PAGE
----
Abstract Forested catchments are generally assumed to provide higher quality water in opposition to agricultural and urban catchments. However, this should be tested in various ecological contexts and through the study of multiple variables describing water quality. Indeed, interactions between ecological variables, multiple land use and land cover (LULC) types, and water quality variables render the relationship between forest cover and water quality highly complex. Furthermore, the question of the scale at which land use within stream catchments most influences stream water quality and ecosystem health remains only partially answered. This paper quantifies, at the regional scale and across five natural ecoregions of Wallonia (Belgium), the forest cover effect on biological water quality indices (based on diatoms and macroinvertebrates) at the riparian and catchment scales. Main results show that forest cover – considered alone – explains around one third of the biological water quality at the regional scale and from 15 to 70% depending on the ecoregion studied. Forest cover is systematically positively correlated with higher biological water quality. When removing spatial, local morphological variations, or population density effect, forest cover still accounts for over 10% of the total biological water quality variation. Partitioning variance shows that physico-chemical water quality is one of the main drivers of biological water quality and that anthropogenic pressures often explain an important part of it (shared or not with forest cover). The proportion of forest cover in each catchment at the regional scale and across all ecoregions but the Loam region is more positively correlated with high water quality than when considering the proportion of forest cover in the riparian zones only. This suggests that catchment-wide impacts and a fortiori catchment-wide protection measures are the main drivers of river ecological water quality. However, distinctive results from the agricultural and highly human impacted Loam region show that riparian forests are positively linked to water quality and should therefore be preserved. [less ▲]

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See detailWalloon researchers on ecosystem services... What's up?
Maebe, Laura ULiege; Authelet, Manon ULiege; Breyne, Johanna ULiege et al

Poster (2017, December 12)

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See detailHigh-resolution simulations of natural and agricultural ecosystems over Belgium with the CARAIB Dynamic Vegetation Model
Jacquemin, Ingrid ULiege; Dury, Marie ULiege; Henrot, Alexandra-Jane ULiege et al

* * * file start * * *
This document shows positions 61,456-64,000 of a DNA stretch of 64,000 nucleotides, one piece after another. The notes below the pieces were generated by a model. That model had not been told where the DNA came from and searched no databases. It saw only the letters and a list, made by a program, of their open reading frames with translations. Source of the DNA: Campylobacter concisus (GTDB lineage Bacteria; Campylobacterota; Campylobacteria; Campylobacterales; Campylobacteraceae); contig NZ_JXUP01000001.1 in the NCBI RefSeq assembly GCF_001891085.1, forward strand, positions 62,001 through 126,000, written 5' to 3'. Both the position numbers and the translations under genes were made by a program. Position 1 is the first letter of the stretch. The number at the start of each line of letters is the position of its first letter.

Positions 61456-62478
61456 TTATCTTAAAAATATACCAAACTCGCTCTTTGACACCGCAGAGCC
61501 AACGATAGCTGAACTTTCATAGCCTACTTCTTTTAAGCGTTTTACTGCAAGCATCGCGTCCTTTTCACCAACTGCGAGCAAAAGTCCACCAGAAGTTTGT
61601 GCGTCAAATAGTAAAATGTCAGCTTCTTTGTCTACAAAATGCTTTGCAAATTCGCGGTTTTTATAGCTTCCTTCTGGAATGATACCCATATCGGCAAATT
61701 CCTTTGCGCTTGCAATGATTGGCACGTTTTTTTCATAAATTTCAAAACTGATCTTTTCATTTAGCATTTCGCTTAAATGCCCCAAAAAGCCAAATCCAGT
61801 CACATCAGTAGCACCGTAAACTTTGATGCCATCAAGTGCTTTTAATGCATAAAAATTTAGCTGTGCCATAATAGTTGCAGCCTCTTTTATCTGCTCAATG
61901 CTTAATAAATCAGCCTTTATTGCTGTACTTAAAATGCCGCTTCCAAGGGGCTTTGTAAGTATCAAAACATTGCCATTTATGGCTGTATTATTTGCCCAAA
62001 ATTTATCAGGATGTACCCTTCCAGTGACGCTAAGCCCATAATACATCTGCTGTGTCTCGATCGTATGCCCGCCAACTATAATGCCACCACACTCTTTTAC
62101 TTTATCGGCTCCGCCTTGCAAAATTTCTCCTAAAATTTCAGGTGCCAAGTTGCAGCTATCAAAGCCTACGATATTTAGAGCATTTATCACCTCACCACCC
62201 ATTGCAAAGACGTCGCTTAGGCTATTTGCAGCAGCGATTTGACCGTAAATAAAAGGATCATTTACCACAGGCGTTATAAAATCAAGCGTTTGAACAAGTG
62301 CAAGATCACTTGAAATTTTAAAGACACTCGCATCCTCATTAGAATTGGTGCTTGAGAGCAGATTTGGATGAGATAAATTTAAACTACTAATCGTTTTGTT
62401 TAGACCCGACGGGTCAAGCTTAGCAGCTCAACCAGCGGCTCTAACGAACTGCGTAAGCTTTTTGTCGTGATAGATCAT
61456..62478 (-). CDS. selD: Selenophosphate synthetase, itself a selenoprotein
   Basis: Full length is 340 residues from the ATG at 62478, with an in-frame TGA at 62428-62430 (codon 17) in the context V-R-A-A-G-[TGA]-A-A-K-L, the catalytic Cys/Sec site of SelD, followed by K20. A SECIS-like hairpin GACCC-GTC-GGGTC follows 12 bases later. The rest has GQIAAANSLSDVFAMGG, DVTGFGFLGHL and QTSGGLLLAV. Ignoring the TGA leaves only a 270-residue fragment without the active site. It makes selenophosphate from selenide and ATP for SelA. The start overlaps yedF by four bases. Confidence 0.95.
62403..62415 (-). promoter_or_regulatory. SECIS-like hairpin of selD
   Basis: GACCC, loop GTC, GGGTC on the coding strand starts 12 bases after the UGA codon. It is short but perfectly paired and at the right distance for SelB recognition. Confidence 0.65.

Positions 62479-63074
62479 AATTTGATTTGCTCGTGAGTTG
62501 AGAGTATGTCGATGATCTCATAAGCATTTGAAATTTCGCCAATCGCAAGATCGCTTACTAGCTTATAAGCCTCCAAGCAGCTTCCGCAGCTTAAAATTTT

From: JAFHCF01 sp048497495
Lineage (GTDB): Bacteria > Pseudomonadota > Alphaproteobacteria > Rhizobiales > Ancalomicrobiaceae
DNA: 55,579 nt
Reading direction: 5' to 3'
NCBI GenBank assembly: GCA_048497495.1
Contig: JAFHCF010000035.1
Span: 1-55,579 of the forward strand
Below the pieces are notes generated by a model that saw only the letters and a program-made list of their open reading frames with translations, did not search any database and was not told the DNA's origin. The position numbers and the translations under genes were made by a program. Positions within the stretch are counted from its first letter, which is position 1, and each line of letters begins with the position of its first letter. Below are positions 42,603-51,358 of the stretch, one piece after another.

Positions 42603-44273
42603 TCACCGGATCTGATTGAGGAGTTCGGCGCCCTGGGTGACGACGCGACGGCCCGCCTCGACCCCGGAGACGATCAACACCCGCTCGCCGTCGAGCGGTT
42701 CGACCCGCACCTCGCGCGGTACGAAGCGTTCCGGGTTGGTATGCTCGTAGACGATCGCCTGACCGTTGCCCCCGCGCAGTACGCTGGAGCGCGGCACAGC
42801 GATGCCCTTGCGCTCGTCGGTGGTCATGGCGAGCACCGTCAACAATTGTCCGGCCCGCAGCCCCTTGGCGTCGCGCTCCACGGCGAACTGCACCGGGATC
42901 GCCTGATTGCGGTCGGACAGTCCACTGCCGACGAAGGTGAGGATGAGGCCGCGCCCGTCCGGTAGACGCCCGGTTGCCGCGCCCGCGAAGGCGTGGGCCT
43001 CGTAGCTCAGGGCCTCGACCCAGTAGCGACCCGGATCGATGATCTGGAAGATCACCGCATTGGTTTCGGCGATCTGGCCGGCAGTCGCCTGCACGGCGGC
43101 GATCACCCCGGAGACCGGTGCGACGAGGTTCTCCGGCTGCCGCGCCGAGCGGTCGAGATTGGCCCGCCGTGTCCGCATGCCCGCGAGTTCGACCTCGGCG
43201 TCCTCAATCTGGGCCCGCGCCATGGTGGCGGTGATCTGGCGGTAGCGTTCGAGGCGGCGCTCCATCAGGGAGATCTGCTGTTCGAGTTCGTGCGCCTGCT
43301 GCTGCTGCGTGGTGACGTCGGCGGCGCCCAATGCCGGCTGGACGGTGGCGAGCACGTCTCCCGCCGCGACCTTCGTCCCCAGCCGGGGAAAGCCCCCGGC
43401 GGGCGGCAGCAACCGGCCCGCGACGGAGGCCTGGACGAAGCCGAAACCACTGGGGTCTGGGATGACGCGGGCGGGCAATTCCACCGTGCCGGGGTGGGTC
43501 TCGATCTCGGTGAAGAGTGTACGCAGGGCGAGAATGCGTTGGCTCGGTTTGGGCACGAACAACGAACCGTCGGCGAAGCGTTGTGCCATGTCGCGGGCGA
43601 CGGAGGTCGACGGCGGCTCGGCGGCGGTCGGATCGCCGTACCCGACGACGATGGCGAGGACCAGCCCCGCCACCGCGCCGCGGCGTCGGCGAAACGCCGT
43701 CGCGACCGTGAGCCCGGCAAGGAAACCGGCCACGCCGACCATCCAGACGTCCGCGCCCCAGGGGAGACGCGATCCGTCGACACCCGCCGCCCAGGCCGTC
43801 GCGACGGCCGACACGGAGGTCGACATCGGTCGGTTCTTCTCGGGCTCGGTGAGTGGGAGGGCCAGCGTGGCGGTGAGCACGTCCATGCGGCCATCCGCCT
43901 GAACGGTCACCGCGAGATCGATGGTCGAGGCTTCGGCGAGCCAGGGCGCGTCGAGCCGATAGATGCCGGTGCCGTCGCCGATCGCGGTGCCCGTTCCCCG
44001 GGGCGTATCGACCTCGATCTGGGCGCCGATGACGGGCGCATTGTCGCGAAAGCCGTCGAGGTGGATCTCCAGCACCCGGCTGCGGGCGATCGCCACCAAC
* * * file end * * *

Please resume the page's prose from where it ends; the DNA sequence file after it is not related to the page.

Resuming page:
Conference (2017, November 17)

CARAIB (for CARbon Assimilation In the Biosphere) is a state-of-the-art dynamic vegetation model (DVM), initially designed to study the role of the vegetation in the global carbon cycle and the vegetation ... [more ▼]

CARAIB (for CARbon Assimilation In the Biosphere) is a state-of-the-art dynamic vegetation model (DVM), initially designed to study the role of the vegetation in the global carbon cycle and the vegetation behavior as a function of climate and soil. Motivated by the requirements of ecosystem management and land use planning studies, CARAIB was recently improved so as to deal with both natural and agricultural ecosystems and at a high resolution of 1km over Belgium. A new module, for crops and meadows, was added in the model, which deals with the specific processes (phenology) and management (sowing, harvesting,…) of these ecosystems. The spatial and temporal validation was carried out with different data sources : agricultural statistics, eddy-covariance site, field measurements,… The addition of the crop module has led to the improvement of the surface scheme, from now on including dynamic land use and land cover information. As well as describes the evolution of physical and biological processes, CARAIB has become an interesting tool to assess the sustainability under climate change of the ecological systems, in particular by the approach of the ecosystem goods and services. Indeed, if some model outputs can be directly read as quantitative indicators of ecosystem services (e.g. carbon sequestration), we have translated some of them to get, e.g., the crop yield (from net primary productivity) or an estimation of the soil erosion for simulation at the parcel level (from runoff and parcels characteristics). But whether an ecosystem services or land use planning studies, the crucial point for CARAIB is the landscape dynamics, which is not considered by the model, in the absence of anthropogenic, economic and societal factors in the system. In order to overcome this lack, CARAIB is now coupled with an agent-based model (ABM), to compose a land surface dynamics (LSD) module. The productivity and growth of natural and managed vegetation is given by the DVM to the ABM, which determines the shifts in land use and land cover. The LSD module is able to represent the mutual interactions between ecological and socio-economic systems and thus, to assess the sustainability of the different climate and socio-economic scenarios tested. [less ▲]